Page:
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Bone dry conditions. Freaky weather. When Mother Nature tosses you a doozy, a gorgeous landscape with superior zone defense skills will have your home’s back.
How so? The trick is to pick plants that do more than look pretty. When strategically placed and properly maintained they’ll combat curveballs like fire, floods, and rain.
If you live where wildfires are a possibility, you should set up “fire defense zones” that make it easier for firefighters to put out blazes.
Zone 1: This is the area within 30 feet of your house that gives firefighters room to fight a blaze. Put hardscaping — flagstone, gravel, pavers — in the first 4 feet out from your house. Then, plant low growing and less dense foundation shrubs, like azaleas. Keep trees away from your house.
During a wildfire, if this 30-foot zone has burning shrubs and trees, firefighters may decide it’s not safe to stop, and just move on.
Zone 2: This area extends a total of 100 feet from your home, more if your property is sloped. In this zone, trees and shrubs should be thinned out and opened up by removing branches close to the ground. Zone 2 is a good place to install wide paths, which act as firebreaks.
A manicured lawn and well-maintained yard deprive flames of fuel.
Keep grass short and irrigated.
Clean up leaves, branches, and dead plants, which burn quickly.
Prune dead tree branches.
Remove weeds, especially those taller than 6 inches.
No landscaping is fireproof. But some plants, grasses, and mulches fan the flames, while others are slower to burn, giving you more time to save your home.
Avoid plants with stems that contain wax, terpenes, or oils, which are super flammable. Green fire fodder includes junipers, hollies, eucalyptus, and pines.
If you use bark mulch, which is highly flammable, keep it moist. Less flammable mulches are gravel, decorative rock, or bark-and-rock combinations.
Fire-resistant foundation plantings are azaleas, boxwoods, hydrangeas, and burning bushes (ironic, right?). Succulents, like sedum, have high water content and are less flammable.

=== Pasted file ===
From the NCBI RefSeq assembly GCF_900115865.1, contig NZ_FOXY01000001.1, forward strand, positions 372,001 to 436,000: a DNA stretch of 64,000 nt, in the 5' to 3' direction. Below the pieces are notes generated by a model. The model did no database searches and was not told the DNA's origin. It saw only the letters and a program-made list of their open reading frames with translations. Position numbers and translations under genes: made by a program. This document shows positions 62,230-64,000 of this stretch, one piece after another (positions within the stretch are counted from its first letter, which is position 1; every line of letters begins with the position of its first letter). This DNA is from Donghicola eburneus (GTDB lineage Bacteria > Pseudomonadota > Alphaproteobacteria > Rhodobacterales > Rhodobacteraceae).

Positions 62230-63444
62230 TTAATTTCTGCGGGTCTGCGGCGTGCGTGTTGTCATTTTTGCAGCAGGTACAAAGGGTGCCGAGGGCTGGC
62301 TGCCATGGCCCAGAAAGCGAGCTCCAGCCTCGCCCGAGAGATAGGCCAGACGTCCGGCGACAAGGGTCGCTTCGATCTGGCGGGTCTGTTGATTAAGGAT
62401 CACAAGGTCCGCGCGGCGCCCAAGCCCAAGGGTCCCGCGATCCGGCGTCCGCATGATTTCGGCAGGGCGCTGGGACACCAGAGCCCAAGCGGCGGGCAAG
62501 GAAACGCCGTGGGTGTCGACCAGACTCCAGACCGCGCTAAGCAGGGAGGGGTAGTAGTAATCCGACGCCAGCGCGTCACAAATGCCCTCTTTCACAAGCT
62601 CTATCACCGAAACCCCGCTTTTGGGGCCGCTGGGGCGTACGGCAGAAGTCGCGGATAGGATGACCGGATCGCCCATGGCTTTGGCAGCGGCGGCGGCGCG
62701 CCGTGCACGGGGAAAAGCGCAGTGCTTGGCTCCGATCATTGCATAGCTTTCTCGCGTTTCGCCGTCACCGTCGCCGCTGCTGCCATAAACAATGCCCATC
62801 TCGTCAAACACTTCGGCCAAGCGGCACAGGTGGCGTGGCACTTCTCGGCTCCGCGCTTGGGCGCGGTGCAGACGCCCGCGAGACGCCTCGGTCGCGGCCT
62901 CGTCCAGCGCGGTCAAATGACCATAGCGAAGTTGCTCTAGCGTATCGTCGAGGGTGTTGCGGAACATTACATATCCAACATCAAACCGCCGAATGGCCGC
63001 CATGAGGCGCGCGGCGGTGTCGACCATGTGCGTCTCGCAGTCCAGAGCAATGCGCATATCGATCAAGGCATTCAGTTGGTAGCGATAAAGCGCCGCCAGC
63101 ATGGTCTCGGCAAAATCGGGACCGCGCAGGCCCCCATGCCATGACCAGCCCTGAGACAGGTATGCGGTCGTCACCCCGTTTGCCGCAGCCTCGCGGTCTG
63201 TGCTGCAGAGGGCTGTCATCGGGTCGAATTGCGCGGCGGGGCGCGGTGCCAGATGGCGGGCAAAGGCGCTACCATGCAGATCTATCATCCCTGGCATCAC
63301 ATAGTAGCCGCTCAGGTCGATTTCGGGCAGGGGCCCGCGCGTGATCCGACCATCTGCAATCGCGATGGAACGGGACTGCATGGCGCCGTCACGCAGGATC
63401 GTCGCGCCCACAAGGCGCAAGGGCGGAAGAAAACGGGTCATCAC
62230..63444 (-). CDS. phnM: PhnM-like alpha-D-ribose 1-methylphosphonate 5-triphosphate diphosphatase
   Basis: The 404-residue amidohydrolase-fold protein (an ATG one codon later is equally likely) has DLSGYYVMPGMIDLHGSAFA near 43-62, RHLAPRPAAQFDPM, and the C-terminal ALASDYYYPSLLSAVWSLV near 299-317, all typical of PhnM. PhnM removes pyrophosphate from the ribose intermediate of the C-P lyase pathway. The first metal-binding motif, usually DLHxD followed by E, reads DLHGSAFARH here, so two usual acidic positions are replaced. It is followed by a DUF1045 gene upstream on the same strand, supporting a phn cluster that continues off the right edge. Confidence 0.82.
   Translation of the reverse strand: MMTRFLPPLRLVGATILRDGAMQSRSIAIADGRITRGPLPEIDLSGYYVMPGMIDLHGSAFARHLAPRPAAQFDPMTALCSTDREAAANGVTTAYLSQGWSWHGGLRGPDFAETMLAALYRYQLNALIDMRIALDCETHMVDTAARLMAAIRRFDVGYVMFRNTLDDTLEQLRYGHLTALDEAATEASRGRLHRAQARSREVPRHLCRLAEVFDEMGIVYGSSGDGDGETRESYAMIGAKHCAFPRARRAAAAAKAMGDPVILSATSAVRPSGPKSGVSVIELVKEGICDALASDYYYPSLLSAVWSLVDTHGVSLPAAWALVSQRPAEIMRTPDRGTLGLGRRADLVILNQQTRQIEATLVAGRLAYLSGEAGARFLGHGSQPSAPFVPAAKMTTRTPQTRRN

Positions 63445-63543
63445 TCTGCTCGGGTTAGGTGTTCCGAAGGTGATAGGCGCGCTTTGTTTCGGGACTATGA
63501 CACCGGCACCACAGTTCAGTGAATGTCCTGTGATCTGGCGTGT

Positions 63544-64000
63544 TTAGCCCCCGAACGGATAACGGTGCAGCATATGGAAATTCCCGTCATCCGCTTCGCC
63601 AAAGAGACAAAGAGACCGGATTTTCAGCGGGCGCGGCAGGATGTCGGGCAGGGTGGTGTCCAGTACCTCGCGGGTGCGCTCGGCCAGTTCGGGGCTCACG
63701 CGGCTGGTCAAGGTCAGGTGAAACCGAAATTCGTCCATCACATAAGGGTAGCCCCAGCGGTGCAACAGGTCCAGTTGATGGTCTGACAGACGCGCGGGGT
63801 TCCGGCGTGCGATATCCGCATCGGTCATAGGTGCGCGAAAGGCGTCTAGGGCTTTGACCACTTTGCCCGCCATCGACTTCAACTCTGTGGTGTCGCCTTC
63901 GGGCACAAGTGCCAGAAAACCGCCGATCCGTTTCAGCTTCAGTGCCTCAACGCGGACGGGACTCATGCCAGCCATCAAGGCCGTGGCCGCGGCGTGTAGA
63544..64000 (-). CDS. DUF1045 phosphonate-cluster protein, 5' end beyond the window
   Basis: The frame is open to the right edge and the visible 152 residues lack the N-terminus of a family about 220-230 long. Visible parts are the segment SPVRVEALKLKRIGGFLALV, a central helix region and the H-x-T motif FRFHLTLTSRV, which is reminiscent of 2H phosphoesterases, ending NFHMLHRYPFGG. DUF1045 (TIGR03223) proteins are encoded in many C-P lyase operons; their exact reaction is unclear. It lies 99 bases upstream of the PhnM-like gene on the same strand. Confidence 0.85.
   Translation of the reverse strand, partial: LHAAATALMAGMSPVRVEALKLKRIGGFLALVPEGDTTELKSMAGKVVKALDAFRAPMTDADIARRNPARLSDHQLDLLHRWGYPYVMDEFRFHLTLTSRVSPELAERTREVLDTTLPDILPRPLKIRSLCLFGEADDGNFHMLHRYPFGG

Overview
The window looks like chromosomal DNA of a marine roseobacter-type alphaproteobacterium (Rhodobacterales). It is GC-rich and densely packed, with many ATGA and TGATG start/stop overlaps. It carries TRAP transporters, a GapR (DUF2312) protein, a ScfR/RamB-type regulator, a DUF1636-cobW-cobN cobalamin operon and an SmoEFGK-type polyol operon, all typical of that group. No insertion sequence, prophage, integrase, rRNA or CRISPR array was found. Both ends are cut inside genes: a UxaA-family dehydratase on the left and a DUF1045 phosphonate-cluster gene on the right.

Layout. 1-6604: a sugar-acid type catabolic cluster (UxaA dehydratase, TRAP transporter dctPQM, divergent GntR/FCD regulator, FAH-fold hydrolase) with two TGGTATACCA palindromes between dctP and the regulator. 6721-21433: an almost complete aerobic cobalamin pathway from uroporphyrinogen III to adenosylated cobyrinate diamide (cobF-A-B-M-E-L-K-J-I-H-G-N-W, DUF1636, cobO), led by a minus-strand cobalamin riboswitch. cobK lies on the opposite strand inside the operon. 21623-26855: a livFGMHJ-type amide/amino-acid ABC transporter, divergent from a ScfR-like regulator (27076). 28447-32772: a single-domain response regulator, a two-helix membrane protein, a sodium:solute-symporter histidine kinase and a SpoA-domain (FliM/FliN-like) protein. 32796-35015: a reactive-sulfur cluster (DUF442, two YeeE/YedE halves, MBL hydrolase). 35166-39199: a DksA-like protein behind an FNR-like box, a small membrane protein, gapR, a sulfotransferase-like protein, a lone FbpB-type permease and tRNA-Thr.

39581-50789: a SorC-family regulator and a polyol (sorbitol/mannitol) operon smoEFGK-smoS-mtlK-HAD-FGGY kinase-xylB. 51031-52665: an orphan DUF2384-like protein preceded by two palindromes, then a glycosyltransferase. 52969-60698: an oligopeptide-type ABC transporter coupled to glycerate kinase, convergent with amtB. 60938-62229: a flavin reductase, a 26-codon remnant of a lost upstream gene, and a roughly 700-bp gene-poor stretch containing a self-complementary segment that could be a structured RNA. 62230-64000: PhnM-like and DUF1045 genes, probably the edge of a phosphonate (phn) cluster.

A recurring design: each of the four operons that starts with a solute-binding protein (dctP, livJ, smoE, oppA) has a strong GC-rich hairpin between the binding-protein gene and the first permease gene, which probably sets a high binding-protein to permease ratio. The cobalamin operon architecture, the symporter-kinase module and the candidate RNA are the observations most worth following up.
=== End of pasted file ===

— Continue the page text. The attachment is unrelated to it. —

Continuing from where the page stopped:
Landscaping windbreaks can help protect your home when Nature huffs and puffs and threatens to blow your house down.
Windbreaks are trees or shrubs planted in strategic places to reduce wind speed and buffer your home against gale-force gusts. Windbreaks also lower heating costs by reducing the cooling effects of wind on your house.
But to get your windbreak to work at peak performance you need to pick the right plants and plant them in the right place.
The perfect trees and shrubs for a windbreak have low crowns that can slow wind speeds close to the ground. A mix of evergreens and deciduous trees (that lose foliage in winter) make the best windscreens.
Here are some good choices:
Eastern red cedar (Juniperus virginiana)
Arizona cypress (Cupressus arizonica)
Ponderosa pine (Pinus ponderosa)
Redbud (Cercis canadensis)
Sycamore (Platanus occidentalis)
Chinese elm (Ulmus parvifolia)
The best place to plant a windbreak is one or two tree heights away from your house, on the side where prevailing winds occur, according to the Arbor Day Foundation. The larger the tree, the farther you’ll plant it from the house — a safety measure in case it topples. Typically, the north and northwestern sides of a house are most likely to get winter’s chilly blasts.
A well-landscaped yard slows the flow of water over the ground and helps prevent it from getting into the soils around your foundation, where it can damage foundation walls, or even leak into your basement.
A mix of native (they are true survivors) plants, trees, and shrubs sends roots into the ground, which form spaces in the soil. Water seeps into these spaces, rather than pooling on your yard or soaking the soils around your foundation, which can cause foundation problems.
Here are some great rain barriers:
Trees: Large trees (over 40 feet tall), the most valuable part of your landscaping, can protect your home against rain by:
Blocking running water with their trunks, giving it extra time to seep into the ground
Maintaining shallow feeder roots beyond the tree’s drip line, which soak up rainwater
Growing leaves that collect and intercept rainwater, which easily evaporates
Removing up to 100 gallons of groundwater each day and sending it into the air through transpiration
Grasses: Their mat-like roots are extensive and great for soaking up rain and preventing erosion. Chose indigenous ornamental and turf grasses that are well adapted to your location and have a greater chance of surviving bad weather.
Ground covers: Thirsty roots of these leafy spreaders, such as creeping Jenny (Convolvulus arvensis), drink rainwater and prevent erosion.
Shrubs: These plants pack a 1-2-3 punch; they slow wind, absorb rain, and create curb appeal.
Lisa Kaplan Gordon is an award-winning, Pulitzer Prize-nominated writer who contributes to real estate and home improvement sites. In her spare time (yeah, right), she gardens, manages three dogs, and plots to get her 21-year old out of her basement.
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